• Right now, we have five course releases, or, in case a program cannot release that faculty member there is compensation. It is basically budgeted ~ $5K a year to buy out a faculty member teaching for that year. The problem we have is that that will not cover the cost of replacing any of us with an adjunct for that time. We are going to have to have some discussion on how much is funded. But I want to assure everybody Before we go further, that these are not being given out frivolously. We are acting very judiciously. The people to get them right now, under FSD 20-12, where we discussed the priority is the chair – so I have I have one this semester. We have one for the Senate Secretary which requires a lot of extra work. We have one for the grade appeals, which is not a not a senate position to but we have to, as Kenny will tell you, there is tons of work in that. And it is essential that we have people that have the time to do that will also the head of the Curriculum Committee. Also, Gen Ed and Assessment Committees, get these releases or compensation. The problem we’ve got to work out, because this is getting into this new IBBM model, is we’ve got to come up with the money. The departments get compensated for replacing those who are doing this extra work.
  • Right now, it looks like we’re going to have to figure out some way for all five colleges to kick in for these releases, as we’re doing work for the whole university, whether that holds or not remains to be seen.
  • The provost disclosed that the Senate has a budget of $27,000 annually, and the Senate prioritizes their own the use of those funds. One of the challenges is, in our new IBBM model, the Senate has authorized more releases than they can afford. He said while other units around campus over the past three years have taken significant reductions in their budget, we have not reduced Senate’s budget, it has held constant and it is up to this body to decide how to prioritize the use of that funding. That is not something the administration steps into those are discretionary funds for this body to decide how to best use.
  1. Because of underfunding, coffee and pastries will not be provided for Senate meetings.

Remarks by Representative of Student Government (other than COVID-19).

Remarks by University Senate/Intercampus Faculty Representative:  Vanessa Quinn.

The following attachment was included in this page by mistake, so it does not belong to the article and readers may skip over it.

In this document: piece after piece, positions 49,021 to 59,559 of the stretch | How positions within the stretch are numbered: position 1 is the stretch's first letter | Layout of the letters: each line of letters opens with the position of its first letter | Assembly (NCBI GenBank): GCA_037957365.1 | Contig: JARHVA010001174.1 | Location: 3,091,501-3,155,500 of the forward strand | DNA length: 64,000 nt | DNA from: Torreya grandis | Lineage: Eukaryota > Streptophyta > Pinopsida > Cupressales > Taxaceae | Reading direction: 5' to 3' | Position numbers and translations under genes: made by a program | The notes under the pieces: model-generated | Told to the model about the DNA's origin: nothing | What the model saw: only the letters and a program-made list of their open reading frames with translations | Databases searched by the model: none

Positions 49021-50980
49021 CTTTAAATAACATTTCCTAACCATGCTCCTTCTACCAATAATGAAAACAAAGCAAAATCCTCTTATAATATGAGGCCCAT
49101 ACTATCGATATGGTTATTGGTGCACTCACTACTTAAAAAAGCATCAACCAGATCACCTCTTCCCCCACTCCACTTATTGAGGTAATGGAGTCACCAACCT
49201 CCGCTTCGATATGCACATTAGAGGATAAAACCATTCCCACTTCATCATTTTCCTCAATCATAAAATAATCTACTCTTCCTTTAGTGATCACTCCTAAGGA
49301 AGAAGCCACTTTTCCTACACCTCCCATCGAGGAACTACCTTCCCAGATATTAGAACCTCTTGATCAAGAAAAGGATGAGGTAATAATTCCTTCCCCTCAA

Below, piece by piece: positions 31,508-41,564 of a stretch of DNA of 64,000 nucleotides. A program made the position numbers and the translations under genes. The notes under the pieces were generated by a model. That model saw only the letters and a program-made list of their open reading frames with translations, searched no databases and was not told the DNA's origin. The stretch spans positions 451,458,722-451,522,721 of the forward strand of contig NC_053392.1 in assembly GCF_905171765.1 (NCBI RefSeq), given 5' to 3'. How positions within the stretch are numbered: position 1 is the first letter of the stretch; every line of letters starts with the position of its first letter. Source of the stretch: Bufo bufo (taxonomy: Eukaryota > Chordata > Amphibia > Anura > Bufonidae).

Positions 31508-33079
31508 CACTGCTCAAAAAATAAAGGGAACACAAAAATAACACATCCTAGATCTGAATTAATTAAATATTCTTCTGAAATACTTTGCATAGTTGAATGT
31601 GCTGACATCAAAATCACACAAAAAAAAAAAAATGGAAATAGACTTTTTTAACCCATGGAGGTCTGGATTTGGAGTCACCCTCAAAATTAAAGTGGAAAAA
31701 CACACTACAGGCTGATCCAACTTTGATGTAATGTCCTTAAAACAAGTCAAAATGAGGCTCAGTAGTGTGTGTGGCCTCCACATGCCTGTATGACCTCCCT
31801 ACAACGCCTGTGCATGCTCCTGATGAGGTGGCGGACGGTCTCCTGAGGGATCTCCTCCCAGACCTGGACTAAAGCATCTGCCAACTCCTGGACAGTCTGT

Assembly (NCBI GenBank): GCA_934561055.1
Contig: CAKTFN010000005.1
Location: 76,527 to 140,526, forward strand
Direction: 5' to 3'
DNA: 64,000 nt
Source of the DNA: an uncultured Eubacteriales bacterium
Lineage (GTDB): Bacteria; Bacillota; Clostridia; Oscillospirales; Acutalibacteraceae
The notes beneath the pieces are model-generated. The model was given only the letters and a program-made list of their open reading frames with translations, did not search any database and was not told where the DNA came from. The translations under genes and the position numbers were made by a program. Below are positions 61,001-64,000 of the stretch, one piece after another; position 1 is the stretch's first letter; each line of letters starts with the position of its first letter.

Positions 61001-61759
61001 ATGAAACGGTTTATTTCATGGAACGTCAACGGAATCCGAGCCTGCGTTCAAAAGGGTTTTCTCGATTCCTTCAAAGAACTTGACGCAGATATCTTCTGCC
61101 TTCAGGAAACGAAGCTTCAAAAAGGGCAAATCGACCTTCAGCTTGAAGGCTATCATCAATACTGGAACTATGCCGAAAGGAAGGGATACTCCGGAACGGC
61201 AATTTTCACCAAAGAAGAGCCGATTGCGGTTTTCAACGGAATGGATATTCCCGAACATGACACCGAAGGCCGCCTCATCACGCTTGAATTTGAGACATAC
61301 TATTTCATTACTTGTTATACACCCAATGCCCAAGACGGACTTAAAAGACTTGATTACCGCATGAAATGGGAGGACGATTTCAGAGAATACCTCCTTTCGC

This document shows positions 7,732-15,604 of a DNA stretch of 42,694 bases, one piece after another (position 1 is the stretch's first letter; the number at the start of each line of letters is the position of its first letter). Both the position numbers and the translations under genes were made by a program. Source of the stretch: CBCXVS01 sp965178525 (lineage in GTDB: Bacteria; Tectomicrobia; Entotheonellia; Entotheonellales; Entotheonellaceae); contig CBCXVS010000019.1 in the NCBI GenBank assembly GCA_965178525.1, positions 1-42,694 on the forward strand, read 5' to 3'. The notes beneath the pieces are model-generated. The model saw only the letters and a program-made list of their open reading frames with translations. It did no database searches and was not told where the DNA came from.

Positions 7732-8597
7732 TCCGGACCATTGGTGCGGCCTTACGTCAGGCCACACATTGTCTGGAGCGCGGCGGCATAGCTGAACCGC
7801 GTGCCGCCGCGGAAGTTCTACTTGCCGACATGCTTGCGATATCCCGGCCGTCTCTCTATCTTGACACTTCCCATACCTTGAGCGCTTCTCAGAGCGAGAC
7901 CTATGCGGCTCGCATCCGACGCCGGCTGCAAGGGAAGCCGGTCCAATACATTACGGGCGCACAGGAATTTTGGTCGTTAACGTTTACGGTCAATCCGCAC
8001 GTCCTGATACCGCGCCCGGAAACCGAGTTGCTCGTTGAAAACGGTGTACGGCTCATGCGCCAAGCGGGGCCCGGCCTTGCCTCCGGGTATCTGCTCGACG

• The last University Senate in West Lafayette meeting was in April. The minutes are a total of 171 pages. There were a lot of discussion about a lot of things. If you would like to see more, you can certainly go to the minutes.
  • Document 20-19, the temporary continuation of PU’s test flexible approach to undergraduate admissions to the fall of 2022, was passed.
  • Purdue West Lafayette – this is not Northwest, please don’t confuse this and think we’re doing this – Purdue West Lafayette Document 20-43, proposal to introduce a four-week January term to the academic calendar. There was a lot of discussion about this. This discussion has been going on for several meetings. The Senate voted to support the continued studying of the J term so nothing for sure has happened to the calendar.
  • Document 20-56; equity, diversity, and inclusion; would be a distinct item and promotion. In the in the promotion document, which is up for discussion only, would add into form 36 a specific space to put in items that faculty have for promotion and tenure regarding diversity, equity and inclusion. This is for discussion.
  • Document 20-57, Election Day is a Civic Day of services, brought to the Senate by student government. There’s considerable discussion about this. During this discussion was ended and recalled to order on May 3 at 2:30. About two weeks later, we continued the meeting. After significant discussion, the document was continued to the following September.